“Faced with the choice between changing one’s mind and proving that there is no need to do so, almost everyone gets busy on the proof.” economist JK Galbarith.

This adds another dimension to my hypothesis: that when we invest a lot of time, energy and/or money in detraining what the “right thing” to do it it becomes more difficult to change our mind.

For example, suppose we invest a lot in building a new feature on our website, and suppose that in the week after launch the new feature performs poorly, or at least less well than other recent new features. Those who have invested a lot in arguing for the feature, those who feel closely associated with the feature may be more prone to say “Give it another week, lets get more data” while those who are more distant might be prepared to review what is happening sooner.

In order to accept “failure” we cannot invest too much of ourselves in any feature, shot or attempt.

I’m still not completely convinced by my own argument. The management doctrine “Do the right thing, then do it right” is so strong in me – and so logical. Although I can build reasonable argument for “Do it right, then do the right thing” that I’m still uncertain that I believe it.

What do you think?

Truly, I’d love to have more comments on this.

A role for project managers and business analysts in Agile?

I was in Krakow last week at the PAM Summit of the Project Management Institute (PMI) and International Institute of Business Analysts (IIBA). I delivered a presentation entitled “Is there a role for Project Managers and Business Analysts in Agile?” – now online via SlideShare. Those of you in the London area can go even better, I’ll be repeating the presentation at Skills Matter next week. (Its free, its 6.30pm on the 24 June, sign-up on the Skills Matter website.)

For those who can’t I’ll talk through the question a little…

It is helpful to reference the “Iron Triangle” or “Triangle of Constraints” or “Project Constraints Triangle” – call it what you will, here it is again:

Many reader may have seen a slightly different version before. My version has neither cost or quality because I don’t believe these represent trade-offs:

  • Cost for a software development team are overwhelmingly wages, the more people you have, the longer you have them for the more money you spend. So Cost= People x Time. And people and time are both on this triangle so you can calculate cost, or vice versa.

So my preferred version looks like this:

Which leaves Features/Functionality/“the what” as the only place where we negotiate.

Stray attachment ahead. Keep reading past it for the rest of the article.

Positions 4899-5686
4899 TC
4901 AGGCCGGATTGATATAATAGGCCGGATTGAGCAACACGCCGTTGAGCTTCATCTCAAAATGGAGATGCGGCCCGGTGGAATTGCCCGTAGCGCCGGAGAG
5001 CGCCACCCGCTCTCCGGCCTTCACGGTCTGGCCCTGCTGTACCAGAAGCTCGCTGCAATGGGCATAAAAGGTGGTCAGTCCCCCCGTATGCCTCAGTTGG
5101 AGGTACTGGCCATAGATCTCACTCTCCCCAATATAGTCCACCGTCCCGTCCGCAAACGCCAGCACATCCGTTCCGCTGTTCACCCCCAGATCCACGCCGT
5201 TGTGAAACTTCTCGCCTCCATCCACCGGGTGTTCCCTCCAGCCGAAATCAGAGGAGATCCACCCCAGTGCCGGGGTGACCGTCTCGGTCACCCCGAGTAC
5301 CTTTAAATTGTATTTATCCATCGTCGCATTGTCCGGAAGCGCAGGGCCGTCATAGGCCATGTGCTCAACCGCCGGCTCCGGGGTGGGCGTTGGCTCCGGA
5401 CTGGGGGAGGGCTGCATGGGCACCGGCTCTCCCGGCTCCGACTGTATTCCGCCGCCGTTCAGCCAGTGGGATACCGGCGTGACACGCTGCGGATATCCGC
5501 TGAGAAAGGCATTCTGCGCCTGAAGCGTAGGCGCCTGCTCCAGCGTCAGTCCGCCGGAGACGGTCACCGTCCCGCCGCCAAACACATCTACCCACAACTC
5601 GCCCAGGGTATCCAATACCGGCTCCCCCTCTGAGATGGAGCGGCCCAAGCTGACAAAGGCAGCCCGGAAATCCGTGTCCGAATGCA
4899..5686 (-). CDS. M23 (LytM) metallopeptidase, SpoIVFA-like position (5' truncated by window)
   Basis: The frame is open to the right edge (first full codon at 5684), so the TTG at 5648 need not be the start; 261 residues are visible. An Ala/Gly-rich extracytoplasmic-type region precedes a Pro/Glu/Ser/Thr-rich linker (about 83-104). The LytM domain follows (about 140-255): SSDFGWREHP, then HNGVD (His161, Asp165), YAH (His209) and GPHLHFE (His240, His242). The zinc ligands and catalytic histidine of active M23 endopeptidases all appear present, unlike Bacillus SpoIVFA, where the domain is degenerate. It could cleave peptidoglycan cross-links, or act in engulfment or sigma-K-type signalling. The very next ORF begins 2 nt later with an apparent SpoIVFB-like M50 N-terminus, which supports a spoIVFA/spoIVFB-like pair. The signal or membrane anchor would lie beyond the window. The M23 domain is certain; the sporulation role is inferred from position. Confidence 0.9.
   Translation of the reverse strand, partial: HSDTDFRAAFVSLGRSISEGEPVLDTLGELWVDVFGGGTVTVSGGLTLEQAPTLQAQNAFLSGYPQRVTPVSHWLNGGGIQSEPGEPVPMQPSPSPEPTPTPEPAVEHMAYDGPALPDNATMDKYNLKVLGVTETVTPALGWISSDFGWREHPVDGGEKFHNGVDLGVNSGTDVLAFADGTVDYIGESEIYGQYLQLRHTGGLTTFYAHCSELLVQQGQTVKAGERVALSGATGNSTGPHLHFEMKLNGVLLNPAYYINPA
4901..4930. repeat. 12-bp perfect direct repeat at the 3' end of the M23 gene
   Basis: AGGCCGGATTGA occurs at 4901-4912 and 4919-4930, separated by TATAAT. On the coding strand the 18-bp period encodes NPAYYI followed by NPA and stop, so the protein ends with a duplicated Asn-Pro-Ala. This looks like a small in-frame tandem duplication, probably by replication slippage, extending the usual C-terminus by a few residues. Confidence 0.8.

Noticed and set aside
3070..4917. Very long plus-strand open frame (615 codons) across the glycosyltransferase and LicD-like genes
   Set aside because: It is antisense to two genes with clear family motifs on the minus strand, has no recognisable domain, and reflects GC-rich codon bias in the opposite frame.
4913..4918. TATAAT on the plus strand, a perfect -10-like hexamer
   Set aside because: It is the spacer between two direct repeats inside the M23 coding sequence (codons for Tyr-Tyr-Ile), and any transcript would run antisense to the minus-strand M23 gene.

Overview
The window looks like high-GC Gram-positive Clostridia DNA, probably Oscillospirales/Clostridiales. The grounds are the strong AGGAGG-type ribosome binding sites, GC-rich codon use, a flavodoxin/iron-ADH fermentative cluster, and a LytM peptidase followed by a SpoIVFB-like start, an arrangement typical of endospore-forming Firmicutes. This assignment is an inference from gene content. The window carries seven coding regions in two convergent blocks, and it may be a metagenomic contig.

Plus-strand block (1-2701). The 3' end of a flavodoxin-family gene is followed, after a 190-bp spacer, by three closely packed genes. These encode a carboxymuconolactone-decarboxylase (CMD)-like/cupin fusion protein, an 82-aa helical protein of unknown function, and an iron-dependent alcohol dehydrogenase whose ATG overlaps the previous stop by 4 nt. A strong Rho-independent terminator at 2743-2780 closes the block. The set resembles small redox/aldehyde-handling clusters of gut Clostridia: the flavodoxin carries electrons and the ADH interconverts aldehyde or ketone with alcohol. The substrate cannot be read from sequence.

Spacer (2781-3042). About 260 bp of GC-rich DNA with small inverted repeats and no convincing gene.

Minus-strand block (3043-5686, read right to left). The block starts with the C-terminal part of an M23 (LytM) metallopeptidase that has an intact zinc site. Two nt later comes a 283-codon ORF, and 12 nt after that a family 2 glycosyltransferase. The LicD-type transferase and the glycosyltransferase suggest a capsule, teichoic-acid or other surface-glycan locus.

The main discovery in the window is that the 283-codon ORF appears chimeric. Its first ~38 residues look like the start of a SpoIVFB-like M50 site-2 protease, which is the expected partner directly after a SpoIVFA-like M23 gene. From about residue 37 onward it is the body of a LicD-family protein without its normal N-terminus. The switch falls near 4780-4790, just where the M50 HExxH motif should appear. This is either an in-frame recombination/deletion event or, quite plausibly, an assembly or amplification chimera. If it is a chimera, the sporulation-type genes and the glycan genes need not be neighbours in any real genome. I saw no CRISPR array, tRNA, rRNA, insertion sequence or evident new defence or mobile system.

Which makes answering the original question very easy for BAs. Business Analysts have skills around exactly this question. There are a number of ways a BA can help: perhaps as a proxy customer, perhaps as a Tactical Product Owner, perhaps as a detail guy, or perhaps working with testers. Every team should have one (almost).

For project managers things are decidedly more complex. Much of their traditional work around “when” is redundant, since we are aiming for stable teams and sizing work to the time work around “who” is also gone. I can imagine, indeed I have seen, small teams dispense with project managers entirely. You can be successful without a project manager.

However for larger teams there is probably a role that needs filling. At a very basic level there is administration and reporting, there might be co-ordination tasks too, they might work with the BA/Product Owner around stakeholders, and when there is a client/supplier relationship both sides will probably want some managers “managing” the relationship.

But while there is management work to do I do not see a role for “projects.”

Successful software lives, it changes, if requires enhancements, adaptations. Only dead – unused – software doesn’t change. Developing a software product is like building a company: if people stop asking for things you are out of business.

Which conflicts with the PRINCE-2 definition of a project: “A temporary organization that is needed to produce a unique and predefined outcome or result at a pre-specified time using predetermined resources.”

Successful software does not have a pre-specified end date, indeed it can be incredibly hard to determine when many projects actually began!

Successful software isn’t temporary and the organizations which support/service it shouldn’t be. They may grown or shrink with time but we should aim for stability.

And since Agile embraces change the outcome isn’t pre-defined either. Indeed since all successful software changes in ways which are difficult for the originators to see there are only short term outcomes.